Holding a British passport, and at the same time being committed to EU integration and the democratisation of the European Union, has never been easy. The months since the UK general election, David Cameron’s EU ‘deal’, and the subsequent referendum campaign, have been harder still. The Leave and the Remain campaigns have often sounded as nationalistic and inward-looking as each other, arguing that Britain – superior to all those foreigners – can get one over on those on the other side of the Channel more effectively by either leaving or remaining (depending who you’re listening to).

In that context it is hard to not feel some sort of vindictiveness, leading me to make the pro-federalist case for Brexit here, and flirt with the idea of voting that way. United Kingdom, if you cannot see the crushing contradictions of your own predicament, or overcome your post-colonial hangover, then sod off and leave the EU – and see how you fare when you leave the world’s pre-eminent political and economic supranational union. “You’ve started talking about Britain in the third person,” a friend remarked to me recently – that’s probably sign of how distanced I feel I have become from UK politics.

Meanwhile Brits whine about the EU’s democratic deficit while the House of Lords still exists. The UK is smug about its own economy and how competitive it is, while its trade deficit continues to grow. Meanwhile what economic growth there is – in services – is based on cheap migrant labour (mainly from other EU countries), which is precisely the sort of labour those in favour of Brexit want to forbid. Meanwhile the UK will strike trade deals to its own advantage with the rest of the world if it leaves the EU say the Brexit campaigners, blissfully neglecting that the other parties to such deals might have their own (and contradictory) interests as well. This all looks like a country that has lost its connection with geopolitical and economic reality. The European Union might well be better off without such a country inside it.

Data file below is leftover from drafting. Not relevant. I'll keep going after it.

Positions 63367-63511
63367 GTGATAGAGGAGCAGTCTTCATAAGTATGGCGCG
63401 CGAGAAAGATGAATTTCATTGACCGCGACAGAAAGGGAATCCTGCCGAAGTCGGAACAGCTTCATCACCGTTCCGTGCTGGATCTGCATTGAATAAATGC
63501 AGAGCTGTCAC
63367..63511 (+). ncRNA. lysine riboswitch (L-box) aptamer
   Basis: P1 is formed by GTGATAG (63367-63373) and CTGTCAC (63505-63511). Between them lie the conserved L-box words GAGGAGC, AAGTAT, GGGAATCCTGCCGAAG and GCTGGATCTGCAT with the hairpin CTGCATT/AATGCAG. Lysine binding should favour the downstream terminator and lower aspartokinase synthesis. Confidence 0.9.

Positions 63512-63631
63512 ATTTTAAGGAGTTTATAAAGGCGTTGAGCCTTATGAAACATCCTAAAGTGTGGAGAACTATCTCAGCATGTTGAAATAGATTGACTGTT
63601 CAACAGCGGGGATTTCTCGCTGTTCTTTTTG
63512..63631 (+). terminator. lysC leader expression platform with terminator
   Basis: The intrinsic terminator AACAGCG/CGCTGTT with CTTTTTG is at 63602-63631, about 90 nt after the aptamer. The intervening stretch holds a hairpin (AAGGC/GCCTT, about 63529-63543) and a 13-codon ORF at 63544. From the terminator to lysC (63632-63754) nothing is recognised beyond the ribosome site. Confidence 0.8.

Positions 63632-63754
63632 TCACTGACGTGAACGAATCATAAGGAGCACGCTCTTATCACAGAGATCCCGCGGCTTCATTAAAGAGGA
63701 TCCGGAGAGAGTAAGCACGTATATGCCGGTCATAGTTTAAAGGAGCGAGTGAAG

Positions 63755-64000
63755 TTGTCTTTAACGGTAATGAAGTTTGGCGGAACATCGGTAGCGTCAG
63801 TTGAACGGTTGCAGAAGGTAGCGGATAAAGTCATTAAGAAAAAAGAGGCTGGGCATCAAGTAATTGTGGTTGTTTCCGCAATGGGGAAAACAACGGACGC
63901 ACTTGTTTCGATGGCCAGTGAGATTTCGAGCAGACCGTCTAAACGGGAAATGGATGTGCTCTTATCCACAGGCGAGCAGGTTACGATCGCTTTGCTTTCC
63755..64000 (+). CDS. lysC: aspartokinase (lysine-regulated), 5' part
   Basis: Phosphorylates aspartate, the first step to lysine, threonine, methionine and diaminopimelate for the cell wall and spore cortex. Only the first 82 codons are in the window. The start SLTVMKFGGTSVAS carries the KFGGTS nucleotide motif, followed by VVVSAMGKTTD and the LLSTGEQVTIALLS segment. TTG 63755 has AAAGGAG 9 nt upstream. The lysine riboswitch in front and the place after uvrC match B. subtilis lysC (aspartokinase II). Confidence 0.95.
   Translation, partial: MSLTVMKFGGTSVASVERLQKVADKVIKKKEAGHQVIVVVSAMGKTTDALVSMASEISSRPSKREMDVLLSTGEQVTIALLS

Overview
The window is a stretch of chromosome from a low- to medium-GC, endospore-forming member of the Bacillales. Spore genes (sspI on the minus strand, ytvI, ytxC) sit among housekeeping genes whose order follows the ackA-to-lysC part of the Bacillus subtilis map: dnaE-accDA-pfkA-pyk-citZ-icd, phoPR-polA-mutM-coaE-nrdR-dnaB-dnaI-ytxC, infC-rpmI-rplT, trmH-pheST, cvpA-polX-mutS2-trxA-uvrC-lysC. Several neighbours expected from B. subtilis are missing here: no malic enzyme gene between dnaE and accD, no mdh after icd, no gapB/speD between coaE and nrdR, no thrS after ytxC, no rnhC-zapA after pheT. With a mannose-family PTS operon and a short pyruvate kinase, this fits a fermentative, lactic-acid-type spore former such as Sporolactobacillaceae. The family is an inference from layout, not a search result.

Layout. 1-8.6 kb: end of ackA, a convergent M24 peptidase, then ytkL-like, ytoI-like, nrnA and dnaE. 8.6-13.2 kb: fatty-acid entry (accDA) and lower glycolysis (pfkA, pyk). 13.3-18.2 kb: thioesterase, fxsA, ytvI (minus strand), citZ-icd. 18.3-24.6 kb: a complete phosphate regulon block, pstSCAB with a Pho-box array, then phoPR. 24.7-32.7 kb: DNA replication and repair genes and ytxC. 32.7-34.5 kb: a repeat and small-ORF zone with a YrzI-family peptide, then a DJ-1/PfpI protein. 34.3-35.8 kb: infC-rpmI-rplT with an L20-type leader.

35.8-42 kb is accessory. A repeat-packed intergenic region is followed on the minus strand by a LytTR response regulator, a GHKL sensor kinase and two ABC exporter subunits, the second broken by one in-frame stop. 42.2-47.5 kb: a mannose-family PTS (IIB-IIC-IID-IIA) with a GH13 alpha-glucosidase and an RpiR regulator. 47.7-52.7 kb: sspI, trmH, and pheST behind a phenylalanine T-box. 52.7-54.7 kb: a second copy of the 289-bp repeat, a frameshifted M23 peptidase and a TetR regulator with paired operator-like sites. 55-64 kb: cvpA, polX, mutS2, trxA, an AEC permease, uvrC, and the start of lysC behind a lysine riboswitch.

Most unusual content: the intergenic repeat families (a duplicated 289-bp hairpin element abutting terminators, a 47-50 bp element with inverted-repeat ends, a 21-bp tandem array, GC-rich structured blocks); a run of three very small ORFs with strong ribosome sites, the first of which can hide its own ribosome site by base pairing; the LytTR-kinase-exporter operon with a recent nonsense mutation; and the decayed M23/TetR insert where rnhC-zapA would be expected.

Yet despite all of this I cannot bring myself to vote for Brexit. And my rationale is not selfish, not about my own interests as a Brit living in Germany. I am sure I can survive and remain in Berlin if I have to, and I will be entitled to a German passport in the autumn of 2019 anyway, and earliest Britain could leave would be summer 2018. The issue instead is a wider one.

Ultimately the European Union is a cornerstone of the post-World War II international system and – for all its flaws – is still the most advanced international organisation there is. If the UK (or any other EU state for that matter) does not abide by mutually agreed EU law then the European Court of Justice can fine a Member State to ensure it does what it said it would. While the European Parliament could without doubt function far better, it is the only supranational and elected parliament in the world with proper legislative power. The European Union binds its states with rules that constrain those states’ worst excesses, and do this in a mutual manner – what looks like an excessive rule to one is a vital protection to another, while in another policy field the reverse will be the case. It is not that these frameworks are bad; indeed, it is precisely the opposite – Europe’s fraught history would seem to indicate that such constraints are actually a good thing.

The notion of absolute sovereignty is a myth – a country cannot shut itself off from the world. It has to deal with its neighbours. The question then is under what framework this should be done. One of classic intergovernmental haggling where a country makes a commitment but does not deliver upon it the moment it suits it, and cannot be forced to do what it said? Or the European Union system that forces collaboration as the decision is taken, and has a body of law to make sure the what is agreed is reasonably acted upon? The latter has got to be a better bet.